Dissertation/Thesis Abstract

Investigation of Breath Counting, Abdominal Breathing and Physiological Responses in Relation to Cognitive Load with University Students
by Brumback, Hubert K., Ph.D., University of Hawai'i at Manoa, 2019, 228; 13857096
Abstract (Summary)

Computers and mobile electronic devices in college and university learning environments present opportunity and risk. Paradoxically, such devices can add unprecedented value to the learning process while simultaneously presenting the risk of causing or exacerbating stress. College and university student populations have historically displayed high stress levels. Given this confluence of technology and stress with college and university students, understanding and mitigating stress related to computer and mobile device use is a worthwhile endeavor. Breathing activities are potential means of mitigating stress, including stress related to activities performed on computers and electronic devices. Some breathing activities have long histories of being used for self-regulation, and such activities might be useful to college students for stress management. The author used a within-subject, repeated measures, quasi-experimental interrupted time-series design to investigate this topic. Ninety-six students from a state university completed an activity sequence comprised of periods of quiet sitting, computer-mediated Stroop color-word activities and breathing activities. The author randomly assigned participants to three groups: (a) breath counting, (b) abdominal breathing and (c) combined: both breath counting and abdominal breathing. Participants also completed surveys designed to gather information regarding their impressions of the breathing activities, the perceived subjective norms related to the importance of breathing activities to their peers, family and culture, as well as their stage of change for stress management, breath attention and abdominal breathing. Evidence from this study suggests all three breathing activities are equally effective in enabling students to manage stress caused by a computer-mediated task. This study builds upon a previously published work in progress (Brumback, 2017) and pilot study (Brumback, 2018).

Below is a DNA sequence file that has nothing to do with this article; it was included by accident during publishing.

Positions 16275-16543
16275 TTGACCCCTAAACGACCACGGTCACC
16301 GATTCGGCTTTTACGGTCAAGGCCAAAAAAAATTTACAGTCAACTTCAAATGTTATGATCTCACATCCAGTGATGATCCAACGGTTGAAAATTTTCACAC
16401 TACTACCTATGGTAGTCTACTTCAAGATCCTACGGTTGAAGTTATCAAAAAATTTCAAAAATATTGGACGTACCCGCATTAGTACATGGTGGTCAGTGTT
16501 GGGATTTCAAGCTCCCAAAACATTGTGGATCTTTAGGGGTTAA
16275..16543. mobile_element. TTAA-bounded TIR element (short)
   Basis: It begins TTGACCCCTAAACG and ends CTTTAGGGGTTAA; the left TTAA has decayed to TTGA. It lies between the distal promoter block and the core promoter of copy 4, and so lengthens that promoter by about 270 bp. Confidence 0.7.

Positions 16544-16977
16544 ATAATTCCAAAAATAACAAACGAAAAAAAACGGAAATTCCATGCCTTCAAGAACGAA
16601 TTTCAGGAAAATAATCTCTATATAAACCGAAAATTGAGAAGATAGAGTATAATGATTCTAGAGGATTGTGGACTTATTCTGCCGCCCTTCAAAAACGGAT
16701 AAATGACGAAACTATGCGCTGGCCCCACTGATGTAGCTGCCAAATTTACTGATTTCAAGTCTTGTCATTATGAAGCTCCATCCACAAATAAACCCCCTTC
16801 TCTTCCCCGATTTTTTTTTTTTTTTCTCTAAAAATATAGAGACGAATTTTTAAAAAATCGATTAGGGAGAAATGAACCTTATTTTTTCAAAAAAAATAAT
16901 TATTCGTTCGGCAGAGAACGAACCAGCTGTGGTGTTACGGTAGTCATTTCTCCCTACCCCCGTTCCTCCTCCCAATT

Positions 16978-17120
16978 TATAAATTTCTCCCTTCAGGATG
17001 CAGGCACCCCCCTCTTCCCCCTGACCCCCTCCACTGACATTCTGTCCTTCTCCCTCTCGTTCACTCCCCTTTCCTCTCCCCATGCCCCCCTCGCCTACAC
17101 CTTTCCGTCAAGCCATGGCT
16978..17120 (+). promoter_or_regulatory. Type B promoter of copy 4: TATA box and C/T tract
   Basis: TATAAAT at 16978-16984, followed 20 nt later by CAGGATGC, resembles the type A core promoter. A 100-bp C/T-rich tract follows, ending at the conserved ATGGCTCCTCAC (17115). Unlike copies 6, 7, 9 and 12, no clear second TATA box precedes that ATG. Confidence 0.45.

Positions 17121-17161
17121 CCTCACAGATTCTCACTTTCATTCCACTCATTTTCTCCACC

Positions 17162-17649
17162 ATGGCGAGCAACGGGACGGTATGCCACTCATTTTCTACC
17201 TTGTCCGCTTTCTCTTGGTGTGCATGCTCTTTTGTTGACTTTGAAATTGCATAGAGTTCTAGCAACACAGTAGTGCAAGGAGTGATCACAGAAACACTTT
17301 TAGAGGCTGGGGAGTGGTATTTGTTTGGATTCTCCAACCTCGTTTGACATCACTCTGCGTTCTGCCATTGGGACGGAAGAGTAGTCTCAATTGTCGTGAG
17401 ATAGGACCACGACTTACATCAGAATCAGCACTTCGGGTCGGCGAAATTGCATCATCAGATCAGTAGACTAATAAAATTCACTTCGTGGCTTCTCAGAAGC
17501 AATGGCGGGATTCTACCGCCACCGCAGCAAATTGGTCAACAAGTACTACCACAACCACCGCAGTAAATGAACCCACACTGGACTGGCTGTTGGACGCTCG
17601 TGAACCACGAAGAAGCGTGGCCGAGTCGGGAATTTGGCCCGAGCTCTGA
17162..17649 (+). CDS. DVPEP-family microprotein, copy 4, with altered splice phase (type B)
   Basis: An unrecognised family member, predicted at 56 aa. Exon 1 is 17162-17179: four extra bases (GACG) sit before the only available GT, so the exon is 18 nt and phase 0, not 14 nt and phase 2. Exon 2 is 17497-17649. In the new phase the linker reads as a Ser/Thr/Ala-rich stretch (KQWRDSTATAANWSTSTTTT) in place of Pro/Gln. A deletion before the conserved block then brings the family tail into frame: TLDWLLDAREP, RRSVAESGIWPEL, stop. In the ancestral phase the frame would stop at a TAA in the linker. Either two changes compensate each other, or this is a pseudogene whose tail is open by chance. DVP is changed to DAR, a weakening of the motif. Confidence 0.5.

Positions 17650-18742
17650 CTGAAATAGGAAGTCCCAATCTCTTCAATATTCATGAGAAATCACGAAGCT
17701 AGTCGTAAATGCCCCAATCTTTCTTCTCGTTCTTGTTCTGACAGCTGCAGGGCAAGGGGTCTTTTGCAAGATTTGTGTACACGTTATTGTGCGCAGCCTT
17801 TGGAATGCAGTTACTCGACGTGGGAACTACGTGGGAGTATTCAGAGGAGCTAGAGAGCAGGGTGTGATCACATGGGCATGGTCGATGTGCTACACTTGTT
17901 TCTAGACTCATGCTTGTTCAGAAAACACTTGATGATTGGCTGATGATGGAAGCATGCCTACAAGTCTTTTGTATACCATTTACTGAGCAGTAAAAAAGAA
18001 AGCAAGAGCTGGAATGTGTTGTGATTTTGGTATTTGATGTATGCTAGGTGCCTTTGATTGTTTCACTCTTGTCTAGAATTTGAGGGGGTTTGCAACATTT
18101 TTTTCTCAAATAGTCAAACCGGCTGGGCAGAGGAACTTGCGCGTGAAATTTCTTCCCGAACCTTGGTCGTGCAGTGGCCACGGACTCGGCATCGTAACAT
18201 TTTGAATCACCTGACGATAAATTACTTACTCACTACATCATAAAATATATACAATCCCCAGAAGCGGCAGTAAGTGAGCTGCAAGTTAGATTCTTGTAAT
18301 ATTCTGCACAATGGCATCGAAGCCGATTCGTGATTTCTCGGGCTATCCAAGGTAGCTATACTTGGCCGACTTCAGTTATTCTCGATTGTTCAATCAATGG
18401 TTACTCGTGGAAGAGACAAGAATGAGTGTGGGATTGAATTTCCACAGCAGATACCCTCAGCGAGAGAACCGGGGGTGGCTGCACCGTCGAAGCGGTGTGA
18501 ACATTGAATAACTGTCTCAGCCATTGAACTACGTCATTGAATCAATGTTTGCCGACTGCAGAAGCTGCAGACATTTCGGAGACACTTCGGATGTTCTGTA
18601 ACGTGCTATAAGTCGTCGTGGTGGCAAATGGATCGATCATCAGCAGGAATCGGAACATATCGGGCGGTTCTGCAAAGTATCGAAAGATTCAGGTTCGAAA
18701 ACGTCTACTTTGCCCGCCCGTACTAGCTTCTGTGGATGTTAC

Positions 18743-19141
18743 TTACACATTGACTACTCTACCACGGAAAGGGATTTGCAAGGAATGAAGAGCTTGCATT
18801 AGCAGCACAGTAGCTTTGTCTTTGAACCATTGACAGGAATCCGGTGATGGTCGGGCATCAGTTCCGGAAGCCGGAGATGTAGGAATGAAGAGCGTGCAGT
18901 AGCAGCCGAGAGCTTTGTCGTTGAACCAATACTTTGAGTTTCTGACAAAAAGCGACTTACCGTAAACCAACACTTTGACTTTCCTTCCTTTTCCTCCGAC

Supplemental Files

Some files may require a special program or browser plug-in. More Information

Indexing (document details)
Advisor: Iding, Marie K.
Commitee: Crosby, Martha E., Minas, Randall K., Harrison, George M., Liu, Min
School: University of Hawai'i at Manoa
Department: Educational Psychology
School Location: United States -- Hawaii
Source: DAI-A 81/1(E), Dissertation Abstracts International
Source Type: DISSERTATION
Subjects: Education, Physiological psychology, Information Technology
Keywords: Abdominal breathing, Breath counting, Meditation, Physiological response, Stroop task, Student stress
Publication Number: 13857096
ISBN: 9781085559850
Copyright © 2019 ProQuest LLC. All rights reserved. Terms and Conditions Privacy Policy Cookie Policy
ProQuest